The gold market these days testifies to the government’s success in confusing investors. Posted by James Randolph on May 18, 2011
The time to save yourself with gold investments may well be running out.
May 18, 2011 – The gold market these days testifies to the government’s success in confusing investors. It may not be a conspiracy, but the snow job cannot be a mere accidental product of ineptitude.
For the past several decades spin doctors have been perfecting their trade, making it very difficult for the average American to understand what is really going on. But people are beginning to see through the fog.
A recent survey by Rasmussen Reports shows that 63% of adult American consumers believe we are in a recession, but more surprising, 62% of investors also believe it. Still the government keeps trying to sell us on the “recovery.”
The latest data, for instance, trumpets a 0.9% increase in retail sales in March and a 0.5% increase in April. On the surface, that seems to be encouraging since consumer spending is around 70% of the GDP. But those statistics are based on dollars spent, not quantity of goods purchased (and therefore produced).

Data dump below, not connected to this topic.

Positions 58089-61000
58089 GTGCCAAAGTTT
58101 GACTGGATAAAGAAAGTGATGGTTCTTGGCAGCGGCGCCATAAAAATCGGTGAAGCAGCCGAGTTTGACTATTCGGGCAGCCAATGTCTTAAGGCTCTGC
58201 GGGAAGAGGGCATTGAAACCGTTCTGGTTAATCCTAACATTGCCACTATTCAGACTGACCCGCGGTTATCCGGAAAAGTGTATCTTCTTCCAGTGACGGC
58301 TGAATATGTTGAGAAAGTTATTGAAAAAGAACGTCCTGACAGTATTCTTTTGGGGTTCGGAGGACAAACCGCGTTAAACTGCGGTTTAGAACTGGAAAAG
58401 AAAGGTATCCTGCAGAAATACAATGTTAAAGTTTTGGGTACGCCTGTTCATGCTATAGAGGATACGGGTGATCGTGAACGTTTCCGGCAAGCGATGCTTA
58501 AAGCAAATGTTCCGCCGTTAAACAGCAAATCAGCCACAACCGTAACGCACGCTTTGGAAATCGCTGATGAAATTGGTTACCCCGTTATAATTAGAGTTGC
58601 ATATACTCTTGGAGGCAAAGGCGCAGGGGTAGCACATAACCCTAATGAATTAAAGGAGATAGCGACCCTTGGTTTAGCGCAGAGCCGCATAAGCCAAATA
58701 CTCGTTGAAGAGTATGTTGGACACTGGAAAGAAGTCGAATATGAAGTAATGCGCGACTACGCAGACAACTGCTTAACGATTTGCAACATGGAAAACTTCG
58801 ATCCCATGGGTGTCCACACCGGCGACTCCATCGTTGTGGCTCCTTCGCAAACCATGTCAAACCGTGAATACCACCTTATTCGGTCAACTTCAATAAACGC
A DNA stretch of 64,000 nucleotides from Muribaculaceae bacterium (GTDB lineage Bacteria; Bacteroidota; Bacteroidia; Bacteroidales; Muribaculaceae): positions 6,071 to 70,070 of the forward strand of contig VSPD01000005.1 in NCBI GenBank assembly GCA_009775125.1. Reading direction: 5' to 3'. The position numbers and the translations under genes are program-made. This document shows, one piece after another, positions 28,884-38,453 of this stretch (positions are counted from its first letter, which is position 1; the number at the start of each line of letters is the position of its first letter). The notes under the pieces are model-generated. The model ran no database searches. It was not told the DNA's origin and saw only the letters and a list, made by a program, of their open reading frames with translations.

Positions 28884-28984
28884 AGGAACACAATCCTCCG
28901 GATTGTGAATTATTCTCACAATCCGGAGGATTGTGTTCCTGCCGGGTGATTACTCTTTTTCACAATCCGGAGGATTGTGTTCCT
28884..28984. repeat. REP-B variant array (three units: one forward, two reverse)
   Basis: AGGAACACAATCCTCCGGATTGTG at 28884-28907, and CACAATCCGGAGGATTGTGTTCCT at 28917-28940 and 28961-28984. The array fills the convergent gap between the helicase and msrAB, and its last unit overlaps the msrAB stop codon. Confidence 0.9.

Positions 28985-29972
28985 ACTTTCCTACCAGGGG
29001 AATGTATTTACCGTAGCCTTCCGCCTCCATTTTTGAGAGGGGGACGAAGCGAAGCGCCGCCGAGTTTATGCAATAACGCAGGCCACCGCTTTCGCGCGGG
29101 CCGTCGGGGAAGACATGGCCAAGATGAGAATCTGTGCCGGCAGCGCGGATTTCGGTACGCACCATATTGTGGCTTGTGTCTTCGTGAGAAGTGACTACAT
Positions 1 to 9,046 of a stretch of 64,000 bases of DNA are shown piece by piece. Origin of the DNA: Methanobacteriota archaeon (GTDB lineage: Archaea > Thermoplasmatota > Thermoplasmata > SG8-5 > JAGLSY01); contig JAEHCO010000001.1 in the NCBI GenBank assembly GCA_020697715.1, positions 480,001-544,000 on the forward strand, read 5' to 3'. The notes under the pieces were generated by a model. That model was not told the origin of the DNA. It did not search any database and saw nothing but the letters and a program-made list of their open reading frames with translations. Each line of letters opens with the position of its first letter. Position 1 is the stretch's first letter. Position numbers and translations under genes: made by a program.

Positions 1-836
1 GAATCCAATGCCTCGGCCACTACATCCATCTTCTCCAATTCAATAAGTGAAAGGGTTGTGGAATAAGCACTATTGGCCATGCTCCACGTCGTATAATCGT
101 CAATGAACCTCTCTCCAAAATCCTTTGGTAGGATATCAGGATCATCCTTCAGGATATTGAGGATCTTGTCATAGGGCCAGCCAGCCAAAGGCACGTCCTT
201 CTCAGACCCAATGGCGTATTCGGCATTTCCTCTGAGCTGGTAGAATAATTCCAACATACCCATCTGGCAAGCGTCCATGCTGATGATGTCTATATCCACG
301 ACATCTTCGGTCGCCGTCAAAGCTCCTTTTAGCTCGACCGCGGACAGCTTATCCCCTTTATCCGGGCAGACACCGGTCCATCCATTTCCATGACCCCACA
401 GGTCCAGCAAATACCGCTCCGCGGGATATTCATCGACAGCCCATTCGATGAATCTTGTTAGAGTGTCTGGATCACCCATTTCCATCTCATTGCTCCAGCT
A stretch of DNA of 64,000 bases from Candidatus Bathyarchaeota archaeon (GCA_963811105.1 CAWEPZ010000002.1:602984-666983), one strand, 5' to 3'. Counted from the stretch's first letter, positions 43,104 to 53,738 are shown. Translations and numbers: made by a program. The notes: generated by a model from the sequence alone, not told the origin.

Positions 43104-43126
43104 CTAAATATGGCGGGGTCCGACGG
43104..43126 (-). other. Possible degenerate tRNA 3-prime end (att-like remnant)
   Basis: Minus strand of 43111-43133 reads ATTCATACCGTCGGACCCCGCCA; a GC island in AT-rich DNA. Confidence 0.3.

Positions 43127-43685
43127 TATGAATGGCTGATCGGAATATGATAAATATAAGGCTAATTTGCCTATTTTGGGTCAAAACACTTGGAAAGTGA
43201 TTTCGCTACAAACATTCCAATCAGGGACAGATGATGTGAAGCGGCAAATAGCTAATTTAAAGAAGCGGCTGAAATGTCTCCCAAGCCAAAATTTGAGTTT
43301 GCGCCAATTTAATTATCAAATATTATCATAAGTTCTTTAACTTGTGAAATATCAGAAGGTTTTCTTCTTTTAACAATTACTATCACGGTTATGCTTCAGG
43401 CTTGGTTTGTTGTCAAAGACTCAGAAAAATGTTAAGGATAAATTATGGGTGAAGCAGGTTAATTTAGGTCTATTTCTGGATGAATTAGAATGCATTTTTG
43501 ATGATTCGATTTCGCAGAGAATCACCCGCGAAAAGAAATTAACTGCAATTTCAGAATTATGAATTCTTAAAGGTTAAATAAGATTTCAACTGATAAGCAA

For example, “March’s jump was helped in large part by a surge in gasoline prices,” says Irwin Kellner in MarketWatch. “While motorists were pumping fewer gallons, the dollar value of gasoline sales rose 4.1% in the month.” Likewise a 0.6% drop in actual consumption translated into a 2.7% increase in dollars spent. Obviously spending more for less does not constitute economic growth, and consumers, once content in blissful ignorance, are beginning to take notice.
David Weidner in MarketWatch believes the seemingly contrary markets today are “not unlike the economic trends we saw in 1988, 1999 and 2003: Most investors believe we’re in the early stages of a global recovery, and they’re going to bet on it whether it happens or not … [The current] rally is based more on confidence than any actual data.”
“The point is that as surely as a lack of confidence knocked over the house of cards in 2008, confidence, or overconfidence, may be building a new one in 2011,” Kellner says.
As investor awareness grows, that house of cards will also come tumbling down. The time to save yourself with gold investments may well be running out.
Senior Staff Writer – Certified Gold Exchange